The US October CPI came in at a lower-than-expected annual increase of 7.7% (the expectation was 7.9%) and triggered a big rally in stocks as well as bonds. The S&P 500 rallied well over 10% to be out of bear market territory, however, it is still down around 17% from its high. Meanwhile, the tech-heavy Nasdaq remains in a bear market, with a loss from its peak of around 30%. (Bear market is generally defined as a prolonged market drop of 20% or more from recent highs). The US 10-year Treasury yield is trading around 3.8%, down from its October high of 4.3%.
The US dollar index fell by over 7%, as the Australian dollar has rebounded over 8% from its 2½-year low of US61.69¢. All this is mostly as a result of inflation having likely peaked and markets anticipating that future US Fed rate rises will be smaller than the recent string of 0.75% rises and that the peak in interest rates may be lower than expected. The Australian dollar has also been helped by China’s apparent softening of coronavirus restrictions, and a subsequent rise in the price of economically sensitive commodities such as copper. Higher commodity prices and stronger growth almost always benefit the Aussie dollar.
We would urge caution as the jury is still very much out on whether this is just another bear market rally or if we are in the clear from here.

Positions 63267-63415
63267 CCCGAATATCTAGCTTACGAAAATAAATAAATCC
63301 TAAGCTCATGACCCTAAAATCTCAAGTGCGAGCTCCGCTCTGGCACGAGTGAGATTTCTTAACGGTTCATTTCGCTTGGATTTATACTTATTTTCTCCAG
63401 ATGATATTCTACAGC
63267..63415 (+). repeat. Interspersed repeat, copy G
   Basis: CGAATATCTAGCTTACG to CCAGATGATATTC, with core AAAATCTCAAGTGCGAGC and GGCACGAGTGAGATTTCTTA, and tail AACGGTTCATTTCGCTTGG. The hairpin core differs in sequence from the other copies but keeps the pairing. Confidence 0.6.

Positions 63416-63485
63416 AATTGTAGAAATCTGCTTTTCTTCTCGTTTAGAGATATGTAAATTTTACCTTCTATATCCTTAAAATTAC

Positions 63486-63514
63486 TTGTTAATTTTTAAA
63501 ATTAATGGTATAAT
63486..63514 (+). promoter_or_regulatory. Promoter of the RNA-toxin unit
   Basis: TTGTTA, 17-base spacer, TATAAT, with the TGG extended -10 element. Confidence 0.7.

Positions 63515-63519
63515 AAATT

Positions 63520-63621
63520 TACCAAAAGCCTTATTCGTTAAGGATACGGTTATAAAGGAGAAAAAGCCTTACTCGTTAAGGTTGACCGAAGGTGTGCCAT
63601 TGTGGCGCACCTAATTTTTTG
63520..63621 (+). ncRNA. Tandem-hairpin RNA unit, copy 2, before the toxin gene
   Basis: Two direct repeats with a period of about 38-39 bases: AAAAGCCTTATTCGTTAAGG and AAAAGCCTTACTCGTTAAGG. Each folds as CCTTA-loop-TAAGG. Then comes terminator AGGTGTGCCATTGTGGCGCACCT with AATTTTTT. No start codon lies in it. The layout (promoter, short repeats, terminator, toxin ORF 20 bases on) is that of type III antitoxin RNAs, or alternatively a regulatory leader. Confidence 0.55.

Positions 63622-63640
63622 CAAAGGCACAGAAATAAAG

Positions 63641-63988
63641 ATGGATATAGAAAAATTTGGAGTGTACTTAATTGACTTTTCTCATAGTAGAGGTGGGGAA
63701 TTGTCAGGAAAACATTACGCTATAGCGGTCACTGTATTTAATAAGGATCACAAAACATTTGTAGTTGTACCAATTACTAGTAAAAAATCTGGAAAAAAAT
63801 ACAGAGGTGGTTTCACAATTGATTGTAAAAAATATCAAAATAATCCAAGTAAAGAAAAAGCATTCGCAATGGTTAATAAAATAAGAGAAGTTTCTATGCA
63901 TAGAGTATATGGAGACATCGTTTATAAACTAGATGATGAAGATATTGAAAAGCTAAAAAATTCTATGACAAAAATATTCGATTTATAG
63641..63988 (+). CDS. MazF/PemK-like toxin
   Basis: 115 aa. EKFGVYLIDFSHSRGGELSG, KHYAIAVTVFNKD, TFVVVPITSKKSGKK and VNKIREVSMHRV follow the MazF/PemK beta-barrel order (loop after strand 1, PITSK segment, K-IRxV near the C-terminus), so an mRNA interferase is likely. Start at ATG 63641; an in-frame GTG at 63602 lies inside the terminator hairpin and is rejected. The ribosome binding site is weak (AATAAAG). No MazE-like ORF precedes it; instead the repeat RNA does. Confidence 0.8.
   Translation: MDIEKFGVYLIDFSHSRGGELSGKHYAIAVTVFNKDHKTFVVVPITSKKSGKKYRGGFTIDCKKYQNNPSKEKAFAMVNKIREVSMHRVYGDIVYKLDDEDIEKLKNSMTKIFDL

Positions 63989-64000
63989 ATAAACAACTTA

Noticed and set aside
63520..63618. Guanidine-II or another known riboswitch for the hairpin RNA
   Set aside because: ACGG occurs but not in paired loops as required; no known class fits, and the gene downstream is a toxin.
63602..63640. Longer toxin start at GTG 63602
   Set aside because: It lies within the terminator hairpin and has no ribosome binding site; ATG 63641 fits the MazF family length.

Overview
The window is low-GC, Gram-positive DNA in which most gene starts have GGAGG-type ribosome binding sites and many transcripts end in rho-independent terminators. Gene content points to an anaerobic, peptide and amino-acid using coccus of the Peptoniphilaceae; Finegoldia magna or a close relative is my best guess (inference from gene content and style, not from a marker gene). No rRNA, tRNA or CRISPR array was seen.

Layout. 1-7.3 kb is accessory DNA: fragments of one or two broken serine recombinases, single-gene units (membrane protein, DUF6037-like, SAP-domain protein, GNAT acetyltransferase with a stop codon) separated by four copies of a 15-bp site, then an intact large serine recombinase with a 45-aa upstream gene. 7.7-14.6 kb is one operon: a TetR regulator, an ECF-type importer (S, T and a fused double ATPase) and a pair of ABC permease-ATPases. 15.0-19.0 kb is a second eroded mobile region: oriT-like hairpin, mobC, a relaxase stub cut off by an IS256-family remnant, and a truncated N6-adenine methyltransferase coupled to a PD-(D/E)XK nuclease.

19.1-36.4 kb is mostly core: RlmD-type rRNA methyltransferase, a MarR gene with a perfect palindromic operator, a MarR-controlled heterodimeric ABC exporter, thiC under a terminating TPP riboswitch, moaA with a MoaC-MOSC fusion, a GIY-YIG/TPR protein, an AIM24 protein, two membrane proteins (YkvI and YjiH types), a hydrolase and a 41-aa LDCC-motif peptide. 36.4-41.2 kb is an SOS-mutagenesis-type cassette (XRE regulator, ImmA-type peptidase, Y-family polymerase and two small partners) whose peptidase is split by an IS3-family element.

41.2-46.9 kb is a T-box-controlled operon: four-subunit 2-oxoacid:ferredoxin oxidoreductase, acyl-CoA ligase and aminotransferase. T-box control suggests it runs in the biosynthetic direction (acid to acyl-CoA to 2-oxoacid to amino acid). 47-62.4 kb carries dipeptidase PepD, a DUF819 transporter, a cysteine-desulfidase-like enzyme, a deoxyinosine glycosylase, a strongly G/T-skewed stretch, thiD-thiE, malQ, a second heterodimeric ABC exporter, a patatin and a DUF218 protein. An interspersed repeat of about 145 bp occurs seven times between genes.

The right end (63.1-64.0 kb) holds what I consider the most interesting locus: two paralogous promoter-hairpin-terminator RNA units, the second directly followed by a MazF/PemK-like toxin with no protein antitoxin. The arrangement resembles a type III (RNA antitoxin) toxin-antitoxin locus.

Firstly, the US Core CPI (which excludes food and energy) remains very elevated at 6.3%. It is only marginally down from the 40-year high in September of 6.6%, and a long way from the 2% target.
Secondly, every time markets have become exuberant, there has been no shortage of Fed officials hosing down expectations. The reason the Fed does not want rapidly rising equity prices is that this represents an easing of financial conditions, and this makes it harder to combat inflation.
Thirdly, monetary policy operates with variable lags. So, with the Fed having quickly raised rates, much of this has likely not impacted the real economy yet. These lags mean that the chances of tightening too much are very high based on historical outcomes, with the probability of a hard landing far exceeding that of a soft landing for the US economy.
If the Fed is going to keep rates high for a lengthy period, current estimates for S&P 500 are likely too high if the economy slows. Earnings estimates in the US have actually been falling, it is energy stocks that are masking that trend.
There is a risk interest rates will continue to go higher. Longer term we believe the Aussie should trade in the 70’s rather than the current 63 US cents.
We are still not comfortable enough to add to growth assets as we are expecting a downgrade cycle in stocks as economies slow down, particularly after the strong rally we have had. We believe we are approaching the top of the trading range for stocks and if it were to go much further, valuation becomes an issue in the US (which is over 60% of the global index).
We would continue to be patient in this market and look to take advantage of opportunities that will likely arise in a very volatile market.
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